http://www.let.uu.nl/~Hugo.Quene/personal/demos/apollo.html#TNS1. This website has some downloadable Apollo audio demonstrations. Although the actual fast rates reported on the website are not extremely fast (rate 6 equals 8.6 syllables/second, or 263 words/minute), the audio demonstrations show how robust speech perception is: intelligibility is poor because of the primitive speech synthesis, and yet listeners prefer a faster playback rate. According to the information on this website, the visually impaired Mr Horsten remarked that speech presented at this fastest rate requires all his attention, but is still intelligible to him. Zemlin, Daniloff & Shriner (1968) showed that comprehension of time-compressed speech is relatively unaffected by compression up to twice the normal rate, but that the difficulty of listening increases markedly. Zemlin et al. (1968) quote a study by Foulke (1966) that for visually impaired listeners 35-40% time compression (i.e., playback is 1.35-1.4 as fast as normal) is the preferred rate for listening to speech. Zemlin et al. (1968) argue that visually impaired subjects will trade increased difficulty or effort in listening to speech for increased information rate and time savings. It makes sense that visually handicapped people are more willing to put extra effort into listening. They are highly motivated to have fast access to new information. Secondly, it is interesting to see that they adapt so quickly to difficult listening situations. In the ELK evaluation report, intelligibility of CVC words was measured of lists of 50 CVC words: each list had both real words and nonsense words. This was done at three points in time: right at the beginning of the project (t1), after about one month (t2), and after about two months of experience with the electronic newspaper (t3). From t1 to t2, there is a significant improvement in intelligibility, but there is no further improvement between t2 and t3. This learning process arguably consists of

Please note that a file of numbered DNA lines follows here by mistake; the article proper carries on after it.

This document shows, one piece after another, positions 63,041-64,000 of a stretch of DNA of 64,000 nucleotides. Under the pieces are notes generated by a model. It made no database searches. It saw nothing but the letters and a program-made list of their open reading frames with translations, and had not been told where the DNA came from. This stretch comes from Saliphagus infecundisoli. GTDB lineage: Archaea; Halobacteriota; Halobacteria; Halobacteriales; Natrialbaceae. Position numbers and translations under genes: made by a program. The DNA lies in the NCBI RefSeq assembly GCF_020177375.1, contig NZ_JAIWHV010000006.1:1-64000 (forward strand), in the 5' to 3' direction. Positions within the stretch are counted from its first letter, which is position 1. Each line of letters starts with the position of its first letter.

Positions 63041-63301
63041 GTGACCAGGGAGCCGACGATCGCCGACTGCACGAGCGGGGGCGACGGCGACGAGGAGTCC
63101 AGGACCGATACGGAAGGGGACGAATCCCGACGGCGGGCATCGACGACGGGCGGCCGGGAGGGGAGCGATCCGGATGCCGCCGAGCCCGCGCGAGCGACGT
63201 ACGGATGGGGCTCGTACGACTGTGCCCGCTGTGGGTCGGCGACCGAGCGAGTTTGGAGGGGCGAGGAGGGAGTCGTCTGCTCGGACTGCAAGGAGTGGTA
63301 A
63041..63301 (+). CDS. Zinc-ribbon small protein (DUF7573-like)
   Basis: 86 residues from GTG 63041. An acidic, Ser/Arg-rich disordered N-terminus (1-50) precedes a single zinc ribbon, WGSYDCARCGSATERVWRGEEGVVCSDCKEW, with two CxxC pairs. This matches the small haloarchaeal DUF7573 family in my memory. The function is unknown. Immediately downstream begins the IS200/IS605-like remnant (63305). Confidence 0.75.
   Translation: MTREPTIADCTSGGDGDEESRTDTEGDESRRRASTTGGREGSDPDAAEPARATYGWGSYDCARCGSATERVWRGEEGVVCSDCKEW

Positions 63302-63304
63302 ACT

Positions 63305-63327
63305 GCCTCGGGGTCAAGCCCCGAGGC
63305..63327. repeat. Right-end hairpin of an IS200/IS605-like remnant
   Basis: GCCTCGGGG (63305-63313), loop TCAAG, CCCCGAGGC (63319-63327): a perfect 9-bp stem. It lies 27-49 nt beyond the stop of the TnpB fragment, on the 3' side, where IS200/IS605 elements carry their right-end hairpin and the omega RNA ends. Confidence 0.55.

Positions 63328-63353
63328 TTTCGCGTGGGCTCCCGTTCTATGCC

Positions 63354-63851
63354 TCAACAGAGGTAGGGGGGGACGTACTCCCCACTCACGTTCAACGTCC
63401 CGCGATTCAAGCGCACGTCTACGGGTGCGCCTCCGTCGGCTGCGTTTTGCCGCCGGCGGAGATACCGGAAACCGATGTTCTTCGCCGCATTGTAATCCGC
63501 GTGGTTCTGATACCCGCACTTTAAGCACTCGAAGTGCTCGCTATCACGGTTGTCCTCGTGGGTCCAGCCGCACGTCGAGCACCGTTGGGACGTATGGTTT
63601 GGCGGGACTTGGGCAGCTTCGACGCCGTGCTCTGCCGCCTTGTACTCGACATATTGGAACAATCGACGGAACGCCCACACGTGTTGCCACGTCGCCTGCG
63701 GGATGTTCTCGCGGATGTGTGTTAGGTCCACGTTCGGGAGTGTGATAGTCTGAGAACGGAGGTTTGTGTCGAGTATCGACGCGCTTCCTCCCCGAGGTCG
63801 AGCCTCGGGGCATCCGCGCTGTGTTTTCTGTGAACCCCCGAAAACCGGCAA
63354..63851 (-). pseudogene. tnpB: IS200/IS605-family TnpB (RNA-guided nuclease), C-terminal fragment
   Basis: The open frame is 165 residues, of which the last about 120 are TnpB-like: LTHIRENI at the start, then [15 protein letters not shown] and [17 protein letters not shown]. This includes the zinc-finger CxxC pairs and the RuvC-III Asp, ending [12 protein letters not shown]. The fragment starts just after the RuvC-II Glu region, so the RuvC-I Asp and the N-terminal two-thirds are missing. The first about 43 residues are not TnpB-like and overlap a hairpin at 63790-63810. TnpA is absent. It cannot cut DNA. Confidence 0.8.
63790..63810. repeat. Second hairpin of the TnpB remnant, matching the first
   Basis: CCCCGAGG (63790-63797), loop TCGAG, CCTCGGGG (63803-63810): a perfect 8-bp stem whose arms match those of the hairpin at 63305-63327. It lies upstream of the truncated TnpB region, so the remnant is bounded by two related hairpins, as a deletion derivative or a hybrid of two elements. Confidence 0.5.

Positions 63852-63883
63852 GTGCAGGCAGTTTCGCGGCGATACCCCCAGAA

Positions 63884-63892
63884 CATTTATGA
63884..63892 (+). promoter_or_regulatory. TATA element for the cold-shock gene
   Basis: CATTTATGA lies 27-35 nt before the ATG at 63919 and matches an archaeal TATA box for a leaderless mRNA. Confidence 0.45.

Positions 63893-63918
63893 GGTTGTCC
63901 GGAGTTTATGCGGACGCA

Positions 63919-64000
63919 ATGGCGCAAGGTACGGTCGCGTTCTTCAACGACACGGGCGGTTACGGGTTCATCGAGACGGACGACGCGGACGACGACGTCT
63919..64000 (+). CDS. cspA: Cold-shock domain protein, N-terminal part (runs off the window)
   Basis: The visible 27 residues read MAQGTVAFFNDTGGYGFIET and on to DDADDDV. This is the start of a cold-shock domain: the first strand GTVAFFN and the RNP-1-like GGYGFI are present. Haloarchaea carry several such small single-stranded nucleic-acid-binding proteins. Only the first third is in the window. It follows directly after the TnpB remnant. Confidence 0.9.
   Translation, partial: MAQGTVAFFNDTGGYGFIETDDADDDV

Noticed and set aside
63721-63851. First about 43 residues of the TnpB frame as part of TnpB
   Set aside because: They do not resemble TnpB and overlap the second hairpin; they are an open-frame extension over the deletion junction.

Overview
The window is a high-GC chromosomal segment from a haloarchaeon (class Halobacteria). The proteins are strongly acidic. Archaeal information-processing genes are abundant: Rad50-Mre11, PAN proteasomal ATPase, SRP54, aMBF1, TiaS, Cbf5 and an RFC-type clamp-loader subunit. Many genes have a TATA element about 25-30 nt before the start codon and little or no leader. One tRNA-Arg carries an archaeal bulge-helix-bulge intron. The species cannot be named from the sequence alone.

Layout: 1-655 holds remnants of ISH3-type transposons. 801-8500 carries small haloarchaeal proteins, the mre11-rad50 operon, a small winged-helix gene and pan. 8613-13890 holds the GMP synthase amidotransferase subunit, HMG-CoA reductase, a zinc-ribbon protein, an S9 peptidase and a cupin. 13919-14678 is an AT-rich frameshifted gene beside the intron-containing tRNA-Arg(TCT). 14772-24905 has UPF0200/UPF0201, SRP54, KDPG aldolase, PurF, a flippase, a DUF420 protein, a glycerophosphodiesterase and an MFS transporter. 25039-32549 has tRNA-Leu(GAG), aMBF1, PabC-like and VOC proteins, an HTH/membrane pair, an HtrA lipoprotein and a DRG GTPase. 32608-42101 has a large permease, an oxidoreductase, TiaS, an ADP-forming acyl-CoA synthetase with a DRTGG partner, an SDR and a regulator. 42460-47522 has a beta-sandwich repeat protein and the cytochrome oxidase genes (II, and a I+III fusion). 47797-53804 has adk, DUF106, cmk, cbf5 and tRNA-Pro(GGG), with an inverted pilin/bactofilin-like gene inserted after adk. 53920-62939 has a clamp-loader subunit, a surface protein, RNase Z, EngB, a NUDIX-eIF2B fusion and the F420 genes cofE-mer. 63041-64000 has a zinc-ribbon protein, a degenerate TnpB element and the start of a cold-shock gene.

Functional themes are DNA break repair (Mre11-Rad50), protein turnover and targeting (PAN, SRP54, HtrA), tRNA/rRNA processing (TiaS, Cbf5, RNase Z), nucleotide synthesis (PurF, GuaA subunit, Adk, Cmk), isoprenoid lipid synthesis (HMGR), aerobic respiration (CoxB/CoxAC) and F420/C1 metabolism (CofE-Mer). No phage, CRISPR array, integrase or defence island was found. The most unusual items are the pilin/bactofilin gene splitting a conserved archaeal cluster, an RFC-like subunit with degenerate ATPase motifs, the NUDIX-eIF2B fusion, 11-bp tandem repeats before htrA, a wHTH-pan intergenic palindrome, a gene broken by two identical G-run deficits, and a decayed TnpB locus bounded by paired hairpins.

CHAPTER 1

INTRODUCTION

16

learning the systematicity of the Apollo rule-based synthesis. Once listeners have captured the rules of the synthesis system, their performance does not increase any further. It seems reasonable to hypothesise that this adaptation is a general property of speech perception, rather than being a property of visually impaired listeners. Evidence for this hypothesis will be provided in the next section. The findings of the ELK project have led to the present study on the perception of fast speech. First, there is the interesting finding that intelligibility of time-compressed speech is relatively well preserved up to a very fast playback rate. Secondly, the robustness of speech perception is emphasised by the fact that listeners prefer higher playback rates, even if the speech they listen to is synthetic and of a relatively poor quality. Thirdly, the process of adaptation, both to the synthetic speech as such, and to the faster speech rates, is remarkably quick. In the next section a literature survey is provided to give a general overview of studies on the perception of fast speech. In section 1.3 the research questions for the present study are laid out.